Walker et al. (2002) have reported on the largest litters of piglets produced by SCNT. Donor cells were derived from Duroc fetal fibroblasts, and fused with in vitro matured oöcytes. A total of 511 embryos were transferred into five surrogate dams, with between 59 and 128 embryos per recipient. All five recipients were confirmed pregnant by ultrasound between days 28 and 40 post-implantation. Four of the five pregnancies went to term, and litters containing between 5 and 9 piglet clones (total of 28) were delivered. Three of the four surrogate dams were induced and delivered on gestational day 115. The fourth was allowed to deliver naturally, and produced her litter on gestational day 117. One of the 28 clones was stillborn, but no abnormalities were noted on necropsy. One of the live born clones presented with anal atresia (no anus or tail), and was the smallest of all of the clones (birth weight of 0.72 kg, and crown rump length of 23.5 cm).
The authors noted that anal atresia is a developmental abnormality seen at a natural low frequency in conventional piglets. The question of whether this is a random event due to genetic or inappropriate reprogramming cannot be answered from this dataset.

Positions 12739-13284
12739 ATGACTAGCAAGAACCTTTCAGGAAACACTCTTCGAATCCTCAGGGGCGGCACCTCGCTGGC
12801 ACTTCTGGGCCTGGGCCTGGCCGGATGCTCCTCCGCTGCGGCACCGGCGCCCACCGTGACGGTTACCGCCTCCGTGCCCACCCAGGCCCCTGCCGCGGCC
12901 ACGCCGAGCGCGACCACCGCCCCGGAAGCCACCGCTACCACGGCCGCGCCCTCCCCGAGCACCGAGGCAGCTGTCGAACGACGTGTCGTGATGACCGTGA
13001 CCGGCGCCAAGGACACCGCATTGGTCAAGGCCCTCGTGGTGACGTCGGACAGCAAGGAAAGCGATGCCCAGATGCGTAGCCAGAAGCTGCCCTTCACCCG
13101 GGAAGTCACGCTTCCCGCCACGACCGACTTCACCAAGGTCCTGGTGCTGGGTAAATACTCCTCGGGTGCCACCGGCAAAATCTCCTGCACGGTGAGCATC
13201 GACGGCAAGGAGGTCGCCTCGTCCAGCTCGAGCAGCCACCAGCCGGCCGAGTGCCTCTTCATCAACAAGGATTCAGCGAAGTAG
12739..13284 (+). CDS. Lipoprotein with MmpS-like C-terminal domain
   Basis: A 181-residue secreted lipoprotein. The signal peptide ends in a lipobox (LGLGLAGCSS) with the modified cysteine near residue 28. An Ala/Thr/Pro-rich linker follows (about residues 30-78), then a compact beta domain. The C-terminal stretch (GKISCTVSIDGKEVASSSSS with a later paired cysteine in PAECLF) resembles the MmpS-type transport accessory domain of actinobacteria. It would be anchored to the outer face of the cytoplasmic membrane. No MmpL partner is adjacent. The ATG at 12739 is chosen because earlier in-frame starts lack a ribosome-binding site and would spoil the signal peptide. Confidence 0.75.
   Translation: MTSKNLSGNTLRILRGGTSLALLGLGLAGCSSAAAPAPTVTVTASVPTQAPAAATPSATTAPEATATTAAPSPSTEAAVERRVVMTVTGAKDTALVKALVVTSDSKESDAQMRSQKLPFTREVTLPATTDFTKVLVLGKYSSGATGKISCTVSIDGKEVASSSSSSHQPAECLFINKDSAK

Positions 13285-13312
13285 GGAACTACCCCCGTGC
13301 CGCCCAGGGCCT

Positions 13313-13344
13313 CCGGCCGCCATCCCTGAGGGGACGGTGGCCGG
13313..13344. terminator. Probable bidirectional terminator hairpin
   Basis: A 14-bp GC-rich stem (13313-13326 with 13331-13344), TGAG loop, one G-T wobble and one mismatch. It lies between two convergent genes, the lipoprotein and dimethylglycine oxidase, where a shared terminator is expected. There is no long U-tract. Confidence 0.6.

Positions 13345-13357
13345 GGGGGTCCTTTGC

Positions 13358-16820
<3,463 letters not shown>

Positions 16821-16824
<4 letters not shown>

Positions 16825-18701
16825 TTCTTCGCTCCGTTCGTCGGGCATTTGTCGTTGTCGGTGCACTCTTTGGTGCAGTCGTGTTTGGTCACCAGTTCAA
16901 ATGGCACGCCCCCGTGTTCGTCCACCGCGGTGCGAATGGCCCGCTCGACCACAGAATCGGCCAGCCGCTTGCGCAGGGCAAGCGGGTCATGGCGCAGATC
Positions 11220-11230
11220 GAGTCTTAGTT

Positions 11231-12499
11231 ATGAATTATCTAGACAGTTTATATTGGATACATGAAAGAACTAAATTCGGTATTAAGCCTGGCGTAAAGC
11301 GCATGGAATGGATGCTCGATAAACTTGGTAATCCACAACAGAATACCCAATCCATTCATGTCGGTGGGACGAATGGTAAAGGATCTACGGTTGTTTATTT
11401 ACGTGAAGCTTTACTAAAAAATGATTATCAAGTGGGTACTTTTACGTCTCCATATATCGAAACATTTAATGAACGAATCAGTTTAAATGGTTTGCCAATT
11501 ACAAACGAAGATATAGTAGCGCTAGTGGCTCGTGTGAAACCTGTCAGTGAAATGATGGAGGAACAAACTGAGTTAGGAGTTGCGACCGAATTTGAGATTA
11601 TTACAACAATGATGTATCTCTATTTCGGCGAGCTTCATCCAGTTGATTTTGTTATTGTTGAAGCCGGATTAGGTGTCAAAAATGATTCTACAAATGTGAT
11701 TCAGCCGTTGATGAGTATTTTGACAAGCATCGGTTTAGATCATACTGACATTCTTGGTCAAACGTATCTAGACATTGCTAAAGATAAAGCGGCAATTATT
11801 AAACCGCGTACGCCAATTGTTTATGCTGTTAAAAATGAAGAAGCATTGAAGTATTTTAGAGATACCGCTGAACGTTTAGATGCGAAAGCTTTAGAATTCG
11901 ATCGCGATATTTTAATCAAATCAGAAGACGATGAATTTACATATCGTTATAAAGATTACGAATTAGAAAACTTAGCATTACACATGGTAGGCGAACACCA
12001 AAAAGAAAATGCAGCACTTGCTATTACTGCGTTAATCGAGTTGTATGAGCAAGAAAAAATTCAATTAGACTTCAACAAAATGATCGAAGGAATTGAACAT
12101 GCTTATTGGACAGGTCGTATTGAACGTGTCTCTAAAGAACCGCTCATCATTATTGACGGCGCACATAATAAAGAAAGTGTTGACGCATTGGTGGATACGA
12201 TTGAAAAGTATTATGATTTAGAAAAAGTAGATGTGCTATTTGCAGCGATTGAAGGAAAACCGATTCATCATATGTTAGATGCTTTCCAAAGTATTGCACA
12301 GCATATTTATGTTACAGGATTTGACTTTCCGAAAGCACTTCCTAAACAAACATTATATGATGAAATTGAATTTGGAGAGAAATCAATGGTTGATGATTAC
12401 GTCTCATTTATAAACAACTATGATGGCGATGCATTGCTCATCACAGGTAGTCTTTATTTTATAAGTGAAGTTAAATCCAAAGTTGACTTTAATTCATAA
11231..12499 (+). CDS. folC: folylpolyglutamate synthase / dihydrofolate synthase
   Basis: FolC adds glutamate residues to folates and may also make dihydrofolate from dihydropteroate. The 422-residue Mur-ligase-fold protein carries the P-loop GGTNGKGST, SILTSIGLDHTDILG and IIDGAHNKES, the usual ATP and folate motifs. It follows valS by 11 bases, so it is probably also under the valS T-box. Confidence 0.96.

|Table VI-9: Summary of Birth Characteristics of Piglet Clones
(source: Walker et al. 2002)
|Litter size||Mean Birth Weight (kg)1||Mean Placental Weight (kg)1||Crown-Rump Length (cm)1|
|9||1.15 ± 0.17||0.29 ± 0.09||68.8 ± 2.1|
|5||1.06 ± 0.23||0.23 ±0.02||71.6 ± 7.6|
|7||1.35 ± 0.13||0.29 ± 0.07||74.9 ± 1.8|
|7||1.29 ± 0.26||NR||NR|
|Control2||1.37 ± 0.12||NR||NR|
|1 All values presented as means ± SD.
2 The control birth weight was derived from the average weight ± SD from 10 litters of piglets from naturally bred Duroc pigs.
NR = Not reported.